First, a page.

And after all these gays molest other boys or statutorily rape them, liberals will say the same thing they said for Kate – they are “just exploring their sexualities…”

    • ASM in FL

      You are talking about pedophiles. The article is about gays. They are two different things. Study after study shows the vast majority of pedophiles are adult male on underage female.
      Pope Benedict XVI in 2008: “I do not wish to talk about homosexuality, but about pedophilia, which is a different thing.”

      • Michael O’Keefe

        I think this refers more the pederasty then pedophilia. And there are many gay men who are open about wishing pederasty to be legal.

  • brnicolosi

    Marco – I think your post must have cut cut off. Where is the canonical error you were going to point out?

  • brnicolosi

    The catechism has something to say about nasty, ad hominem name-calling too.

  • Nordog6561

    I would simply note that “deep-seated homosexual tendencies” is not the same thing as “gay”.

    The former is a personal condition over which one has little or no control, the latter is a political identity, which IS chosen, and comes complete with political agenda and activism, almost all of which is in absolute conflict with the Catholic Church and Her teachings.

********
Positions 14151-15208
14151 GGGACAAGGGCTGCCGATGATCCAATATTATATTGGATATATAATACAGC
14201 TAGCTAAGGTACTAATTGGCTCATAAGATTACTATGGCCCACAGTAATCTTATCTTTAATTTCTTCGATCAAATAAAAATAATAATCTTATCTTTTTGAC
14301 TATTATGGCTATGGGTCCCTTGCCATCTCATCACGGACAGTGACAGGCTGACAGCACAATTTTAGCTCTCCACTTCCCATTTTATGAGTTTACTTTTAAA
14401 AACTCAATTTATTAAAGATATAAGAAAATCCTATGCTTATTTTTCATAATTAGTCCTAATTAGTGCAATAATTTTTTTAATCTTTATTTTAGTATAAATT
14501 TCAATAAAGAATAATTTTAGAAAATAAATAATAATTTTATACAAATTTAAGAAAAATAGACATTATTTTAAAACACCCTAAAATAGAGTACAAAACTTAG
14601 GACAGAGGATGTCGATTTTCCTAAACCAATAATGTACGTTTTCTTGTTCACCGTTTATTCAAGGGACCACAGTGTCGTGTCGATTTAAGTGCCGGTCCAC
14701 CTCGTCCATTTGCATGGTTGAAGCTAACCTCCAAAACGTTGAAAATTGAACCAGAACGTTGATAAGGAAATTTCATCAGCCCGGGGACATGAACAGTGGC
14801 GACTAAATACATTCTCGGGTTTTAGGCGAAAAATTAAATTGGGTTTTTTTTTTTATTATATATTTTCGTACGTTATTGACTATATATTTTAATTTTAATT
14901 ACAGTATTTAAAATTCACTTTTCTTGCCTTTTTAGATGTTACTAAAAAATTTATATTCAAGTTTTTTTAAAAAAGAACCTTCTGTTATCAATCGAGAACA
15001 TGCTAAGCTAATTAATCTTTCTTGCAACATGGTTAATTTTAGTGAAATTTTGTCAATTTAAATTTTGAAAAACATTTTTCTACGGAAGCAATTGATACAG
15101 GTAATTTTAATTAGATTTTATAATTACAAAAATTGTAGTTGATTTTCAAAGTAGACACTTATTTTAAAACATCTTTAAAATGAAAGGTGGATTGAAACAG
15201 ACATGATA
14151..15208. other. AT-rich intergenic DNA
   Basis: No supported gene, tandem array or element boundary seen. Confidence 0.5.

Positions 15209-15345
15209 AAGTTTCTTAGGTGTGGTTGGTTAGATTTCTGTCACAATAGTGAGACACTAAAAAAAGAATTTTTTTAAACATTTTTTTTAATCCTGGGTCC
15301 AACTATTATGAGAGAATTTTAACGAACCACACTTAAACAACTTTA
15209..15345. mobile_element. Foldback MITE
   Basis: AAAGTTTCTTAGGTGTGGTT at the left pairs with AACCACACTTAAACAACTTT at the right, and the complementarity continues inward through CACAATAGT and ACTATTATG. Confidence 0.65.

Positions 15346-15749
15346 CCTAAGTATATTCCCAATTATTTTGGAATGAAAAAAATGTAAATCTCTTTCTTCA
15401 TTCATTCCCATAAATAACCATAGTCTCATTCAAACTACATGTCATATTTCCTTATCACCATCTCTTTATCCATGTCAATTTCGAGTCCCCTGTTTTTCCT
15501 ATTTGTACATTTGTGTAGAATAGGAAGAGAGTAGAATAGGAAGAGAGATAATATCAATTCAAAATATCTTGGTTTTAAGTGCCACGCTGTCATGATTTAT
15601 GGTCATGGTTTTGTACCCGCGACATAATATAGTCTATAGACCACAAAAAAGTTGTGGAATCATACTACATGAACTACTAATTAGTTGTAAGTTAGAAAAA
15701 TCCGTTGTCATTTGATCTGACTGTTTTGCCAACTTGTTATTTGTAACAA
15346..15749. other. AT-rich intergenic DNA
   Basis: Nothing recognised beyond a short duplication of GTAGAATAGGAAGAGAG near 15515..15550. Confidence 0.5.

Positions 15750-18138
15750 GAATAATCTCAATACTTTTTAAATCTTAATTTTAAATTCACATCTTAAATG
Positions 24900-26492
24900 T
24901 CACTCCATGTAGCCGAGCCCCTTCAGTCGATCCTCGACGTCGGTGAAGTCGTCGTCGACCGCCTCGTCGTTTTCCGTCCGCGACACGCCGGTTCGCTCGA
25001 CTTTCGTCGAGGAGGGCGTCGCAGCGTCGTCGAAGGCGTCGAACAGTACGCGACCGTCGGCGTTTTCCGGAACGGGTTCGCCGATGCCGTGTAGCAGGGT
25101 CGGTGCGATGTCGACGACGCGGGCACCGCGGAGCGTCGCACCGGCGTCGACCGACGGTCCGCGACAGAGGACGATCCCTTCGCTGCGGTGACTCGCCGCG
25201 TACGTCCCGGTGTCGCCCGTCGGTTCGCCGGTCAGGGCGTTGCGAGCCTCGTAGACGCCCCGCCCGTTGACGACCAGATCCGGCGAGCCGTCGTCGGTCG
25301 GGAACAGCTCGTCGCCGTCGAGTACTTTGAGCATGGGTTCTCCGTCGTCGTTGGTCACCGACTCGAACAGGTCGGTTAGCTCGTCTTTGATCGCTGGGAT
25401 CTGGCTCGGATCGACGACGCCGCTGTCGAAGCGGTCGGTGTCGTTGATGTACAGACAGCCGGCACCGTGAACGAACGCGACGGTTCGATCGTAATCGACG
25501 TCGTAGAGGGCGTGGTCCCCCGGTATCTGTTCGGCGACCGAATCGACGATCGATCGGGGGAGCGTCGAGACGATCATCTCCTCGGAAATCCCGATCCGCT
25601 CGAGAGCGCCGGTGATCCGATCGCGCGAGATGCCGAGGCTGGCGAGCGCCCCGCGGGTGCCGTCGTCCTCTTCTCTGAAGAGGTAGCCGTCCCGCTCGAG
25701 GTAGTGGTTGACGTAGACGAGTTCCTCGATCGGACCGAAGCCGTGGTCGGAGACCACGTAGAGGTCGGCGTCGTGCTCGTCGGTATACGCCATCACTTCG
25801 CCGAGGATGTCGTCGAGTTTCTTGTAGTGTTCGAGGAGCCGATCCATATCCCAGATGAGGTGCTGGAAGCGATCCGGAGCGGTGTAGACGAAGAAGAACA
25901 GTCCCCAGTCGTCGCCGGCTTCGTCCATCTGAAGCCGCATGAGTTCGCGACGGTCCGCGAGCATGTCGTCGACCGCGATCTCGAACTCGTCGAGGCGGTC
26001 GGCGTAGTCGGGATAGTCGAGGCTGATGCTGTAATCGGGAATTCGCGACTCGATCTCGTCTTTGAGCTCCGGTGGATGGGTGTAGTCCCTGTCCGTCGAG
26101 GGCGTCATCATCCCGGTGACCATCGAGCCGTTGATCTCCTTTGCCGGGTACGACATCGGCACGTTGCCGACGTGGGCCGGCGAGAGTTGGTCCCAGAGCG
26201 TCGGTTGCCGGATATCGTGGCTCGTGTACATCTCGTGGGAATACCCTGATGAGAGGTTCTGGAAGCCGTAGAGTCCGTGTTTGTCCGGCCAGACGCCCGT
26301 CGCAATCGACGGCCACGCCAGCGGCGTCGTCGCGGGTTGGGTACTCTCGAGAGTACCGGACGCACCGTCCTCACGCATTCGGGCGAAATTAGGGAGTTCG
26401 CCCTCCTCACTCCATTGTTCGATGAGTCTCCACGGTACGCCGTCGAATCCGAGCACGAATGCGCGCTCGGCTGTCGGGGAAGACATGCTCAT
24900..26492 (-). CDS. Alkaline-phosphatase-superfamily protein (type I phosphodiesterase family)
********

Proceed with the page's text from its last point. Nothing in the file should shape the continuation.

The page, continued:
• http://www.patheos.com/blogs/thecrescat Katrina Fernandez

    You are banned.

  • Guest

    The silver hair shows it was a long time ago that I was a cub scout & boy scout. Being open then would have let me participate w/o thinking myself something less. When going round the campfire in succession, being asked about your challenges and how you’re meeting them, I skipped over “my big issue” and invented something else to talk about. When asked about my prior weekend, I’d not say anything. I preferred saying nothing instead of saying I spent time with a “him” instead of “her”.

    Being open in BSA doesn’t imply that others suddenly must think you equal. Mixed-marriage couples aren’t totally acceptable even today. But it’s important to have adult figures around who reinforce the idea that we are all God’s children – and when this generation of adults don’t all share that ideal, it takes policy forced upon them to at least make the motions of empathy even when they cannot feel that empathy themselves.